Six Reasons Social Media will Help your Cattle Operation

Lauren Chase

Follow Lauren on Twitter @LaurenMSea or contact her at lauren.chase4@gmail.com

By Lauren Chase

My grandfather was a corn farmer and raised cattle in Iowa for the majority of his life. Now that he is retired, he and his fellow farming buddies head to the local coffee shop at least once a week to brag about grandkids and analyze what’s happening in society. While this type of gathering is still useful and enjoyable, the younger generations are finding other ways to communicate with each other and to market their cattle.

As the beef industry continues to innovate, so do the ways of doing business. Social media has changed how every company markets and brands themselves, as well as public figures, artists and athletes. In our business, it should be no different.

Here are a few ways that social media will help your cattle operation:

1 – Peer Recommendation

If our friend has it, we have to have it too, right? In most cases, the answer is “yes”. What social media has created is a space for your friends, family and acquaintances to share how they feel about all sorts of things even if they enjoyed your bull sale. If a rancher down the road posts on Facebook that he bought a good bull from XYZ Ranch, I’m more inclined to check out the bulls at that ranch because I trust my friend’s opinion. And thus begins the word-of-mouth, free advertisement for XYZ Ranch.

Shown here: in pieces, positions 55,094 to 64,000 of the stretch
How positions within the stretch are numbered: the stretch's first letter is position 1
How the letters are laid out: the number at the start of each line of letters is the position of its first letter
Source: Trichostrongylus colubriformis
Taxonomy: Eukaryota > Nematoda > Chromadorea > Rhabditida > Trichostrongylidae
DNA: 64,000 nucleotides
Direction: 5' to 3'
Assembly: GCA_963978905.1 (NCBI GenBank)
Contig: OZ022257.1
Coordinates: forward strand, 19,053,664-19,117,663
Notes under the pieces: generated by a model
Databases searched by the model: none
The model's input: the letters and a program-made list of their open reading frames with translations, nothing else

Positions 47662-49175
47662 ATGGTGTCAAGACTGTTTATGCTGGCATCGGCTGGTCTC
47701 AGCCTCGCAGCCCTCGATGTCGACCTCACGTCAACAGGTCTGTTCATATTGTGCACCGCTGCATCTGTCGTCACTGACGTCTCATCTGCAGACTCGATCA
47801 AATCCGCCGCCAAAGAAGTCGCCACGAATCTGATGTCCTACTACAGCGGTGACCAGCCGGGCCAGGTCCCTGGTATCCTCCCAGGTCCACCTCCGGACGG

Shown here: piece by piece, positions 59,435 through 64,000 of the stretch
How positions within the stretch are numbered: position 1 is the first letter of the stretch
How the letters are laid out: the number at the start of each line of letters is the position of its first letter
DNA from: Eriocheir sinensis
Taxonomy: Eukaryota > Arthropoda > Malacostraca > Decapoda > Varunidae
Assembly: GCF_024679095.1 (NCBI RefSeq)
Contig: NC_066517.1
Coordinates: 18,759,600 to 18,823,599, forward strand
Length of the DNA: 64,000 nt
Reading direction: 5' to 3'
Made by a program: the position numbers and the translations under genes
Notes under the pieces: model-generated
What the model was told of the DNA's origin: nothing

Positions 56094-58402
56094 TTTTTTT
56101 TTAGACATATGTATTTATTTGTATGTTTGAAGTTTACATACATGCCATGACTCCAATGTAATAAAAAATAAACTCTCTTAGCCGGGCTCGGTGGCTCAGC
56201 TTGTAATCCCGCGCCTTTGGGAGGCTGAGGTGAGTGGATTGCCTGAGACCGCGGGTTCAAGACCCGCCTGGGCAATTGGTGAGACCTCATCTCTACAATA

2- Beef Business Online

International Brangus Breeders AssociationToday, there are so many ways for a person to contact another person. If I want to reach a friend, I could call, text, tweet, Facebook message, email, instant message, SnapChat, Instagram them, etc. As chaotic as this sounds, the upcoming generations of beef producers will conduct business through a variety of these forms, and because social media allows for instant contact and an easy way to share visuals, it becomes another way to conduct business.

Are you trying to get people to your bull sale? Post photos of the bulls on Twitter, Facebook and Instagram. Potential buyers are out there and could message you for more details. Are you trying to make people aware of a legislative issue affecting cattle producers? Post the link to your sites and spread the word. Are you trying to communicate with members in a committee? Develop a group forum on Facebook to keep everyone up to date.

3- Telling the Beef Story

Not only can social media be used to do business, but it is a great way to reach networks of people outside of the beef industry and teach them about agriculture. You become a spokesperson and a face for beef, essentially “humanizing” the industry and making it relatable to the consumer.